|The attention of the entire country is now
focussed on the nation’s sixth presidential poll
that will be conducted in 37 days. The process
entered the final phases last Thursday (17), when
nominations were received.
Dayananda Dissanayake, presiding on the occasion,
made a few salient observations, and this would be
an opportune moment as any, to reflect on these
thoughts from the long-suffering Commissioner, who
is serving well past his retirement, despite serious
Commissioner Dissanayake observed that an
Elections Commission- modelled on the lines of the
Commission in India, could be a progressive step in
eliminating most of the problems associated with
elections in this country. Nothing went wrong in
India, so there is no reason why it should not
succeed in Sri Lanka, Dissanayake said.
In the run up to this election, there have been
disputes about the use of the State media and the
use of ‘cut-outs’ to promote candidates, the latter
being a clear violation of election laws.
Commissioner Dissanayake was quite clear about
what could be done when election laws are flouted.
The Police Department and the Inspector General of
Police should act in accordance with law, the
Commissioner argued, saying that the existing legal
framework was quite sufficient for the Police to act
without fear or favour.
Already, the President himself has ordered that
his ‘cut-outs’ be removed immediately, and that is
indeed commendable. However, whether the
presidential orders are carried out to the letter is
left to be seen, and we sincerely hope that the
Police would have the courage to do so, in the
interests of a free and fair election.
As for the alleged abuses in the State-run media,
we are aware that the matter is now before the
Supreme Court. The Commissioner has been met by
opposition parties who want him to intervene by
appointing a competent authority to regulate
election related material in the media, in the
campaigning period, but the Commissioner will no
doubt be guided by what the Supreme Court
The Commissioner also noted that there were 22
candidates in the fray for the January 26 election,
the highest number of candidates for a presidential
election in this country. He was also mindful that
this could be because some candidates could use the
air time allocated to them to promote other
candidates, which he said was a blatant violation of
Obviously, the Commissioner does not believe that
more is merrier in this instance, and he is probably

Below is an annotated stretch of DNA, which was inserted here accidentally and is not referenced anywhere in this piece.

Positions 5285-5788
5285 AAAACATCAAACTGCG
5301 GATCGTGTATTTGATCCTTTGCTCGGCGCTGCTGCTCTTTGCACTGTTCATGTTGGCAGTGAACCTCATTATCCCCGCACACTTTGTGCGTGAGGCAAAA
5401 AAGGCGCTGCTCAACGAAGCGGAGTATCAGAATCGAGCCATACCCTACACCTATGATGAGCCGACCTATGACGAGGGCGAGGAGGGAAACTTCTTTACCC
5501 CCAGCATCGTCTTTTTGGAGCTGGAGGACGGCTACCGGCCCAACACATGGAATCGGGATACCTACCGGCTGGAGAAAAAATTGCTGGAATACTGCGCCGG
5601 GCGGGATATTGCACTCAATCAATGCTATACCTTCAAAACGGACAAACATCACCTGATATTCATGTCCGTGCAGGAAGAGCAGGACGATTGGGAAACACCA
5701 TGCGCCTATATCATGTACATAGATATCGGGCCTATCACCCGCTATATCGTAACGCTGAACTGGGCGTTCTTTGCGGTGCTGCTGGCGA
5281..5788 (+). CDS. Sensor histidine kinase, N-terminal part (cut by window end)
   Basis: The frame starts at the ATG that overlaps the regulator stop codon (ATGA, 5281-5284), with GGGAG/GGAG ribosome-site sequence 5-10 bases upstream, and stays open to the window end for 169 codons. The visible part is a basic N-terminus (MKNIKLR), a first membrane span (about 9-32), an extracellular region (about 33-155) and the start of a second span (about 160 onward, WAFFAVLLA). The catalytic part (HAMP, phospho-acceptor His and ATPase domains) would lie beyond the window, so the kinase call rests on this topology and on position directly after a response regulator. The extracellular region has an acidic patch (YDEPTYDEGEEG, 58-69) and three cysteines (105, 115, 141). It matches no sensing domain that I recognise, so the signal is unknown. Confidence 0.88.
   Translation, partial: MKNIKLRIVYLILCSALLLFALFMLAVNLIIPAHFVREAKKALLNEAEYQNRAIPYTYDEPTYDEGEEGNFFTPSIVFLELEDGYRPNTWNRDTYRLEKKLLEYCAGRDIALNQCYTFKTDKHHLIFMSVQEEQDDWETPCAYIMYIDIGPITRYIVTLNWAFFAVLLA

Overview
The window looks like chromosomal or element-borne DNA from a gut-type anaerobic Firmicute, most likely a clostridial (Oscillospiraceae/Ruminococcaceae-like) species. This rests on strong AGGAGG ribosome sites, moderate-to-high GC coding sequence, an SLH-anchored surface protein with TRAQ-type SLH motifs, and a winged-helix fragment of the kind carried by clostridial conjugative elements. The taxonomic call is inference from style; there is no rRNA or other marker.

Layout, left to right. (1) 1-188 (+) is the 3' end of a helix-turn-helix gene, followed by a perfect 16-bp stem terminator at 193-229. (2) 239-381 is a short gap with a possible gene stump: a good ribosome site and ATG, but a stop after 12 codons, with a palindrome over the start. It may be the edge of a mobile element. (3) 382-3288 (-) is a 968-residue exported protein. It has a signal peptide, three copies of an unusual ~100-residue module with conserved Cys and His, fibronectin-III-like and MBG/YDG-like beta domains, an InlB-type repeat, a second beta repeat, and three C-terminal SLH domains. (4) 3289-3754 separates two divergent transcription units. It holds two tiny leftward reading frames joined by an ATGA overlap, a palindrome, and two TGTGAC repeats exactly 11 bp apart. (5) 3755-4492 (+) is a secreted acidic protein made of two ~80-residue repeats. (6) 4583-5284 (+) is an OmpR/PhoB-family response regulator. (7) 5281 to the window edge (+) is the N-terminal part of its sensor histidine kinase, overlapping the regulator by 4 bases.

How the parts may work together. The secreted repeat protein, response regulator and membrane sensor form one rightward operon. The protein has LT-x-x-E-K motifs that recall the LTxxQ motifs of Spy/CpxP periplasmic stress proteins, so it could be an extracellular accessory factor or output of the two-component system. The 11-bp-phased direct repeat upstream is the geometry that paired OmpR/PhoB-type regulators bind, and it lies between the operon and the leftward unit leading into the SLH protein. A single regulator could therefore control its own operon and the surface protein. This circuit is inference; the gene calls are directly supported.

right. The amounts of money required from candidates
to pay as deposits have been determined many years
ago, and have not been revised for some time now.
As a result, Rs 50,000 and Rs 75,000 deposits
required from political party candidates and
independent candidates respectively, are
ridiculously low in these inflation ridden days.
Here, an overhaul of the law, as the Commissioner
pointed out, is urgently necessary, or we may see
the spectacle of over a hundred candidates at the
next presidential election!
The Commissioner did rule, using the powers at
his disposal, that only previously approved officers
such as grama niladharis, could issue temporary
identity cards that would establish a person’s
integrity at the time of voting.
This is a commendable step indeed, but obviously,
more needs to be done between now and January 26,
because there are hundreds of thousands of potential
voters without valid proof of identity- and they
need to be informed of this requirement, instead of
becoming aware of it on polling day.
The Commissioner’s comments, timely as they are,
are a reflection on the dire need for a significant
overhaul of our election laws. What we have seen in
the recent past is an indefatigable Commissioner who
has been working very hard at democratising the
process of electioneering- but he has been
handicapped because, although he is able to identify
potential threats to democracy, he has only a few
legal teeth to deal with them.
This is a glaring lapse in our system, and what
political parties will do well to remember is that,
what is to their advantage today, will work against
them tomorrow- if they are on the ‘other’ side, be
it the ruling party or the opposition.
This is also a time when the entire nation is
contemplating serious and significant Constitutional
reforms, in the aftermath of ending the separatist
war, as a means of establishing permanent peace in
this country. We are indeed at a critical crossroads
in post-independent Sri Lanka, and such a
Constitutional overhaul is the need of the hour.
If our leaders have the foresight that eluded
their predecessors for the past 60 years, they would
surely introduce a fairer election system backed by
the necessary legislation, without further ado. That
will be a small step for a government, but a giant
stride for democracy in Sri Lanka- and finally,
Commissioner Dayananda Dissanayake could get to
enjoy his retirement too!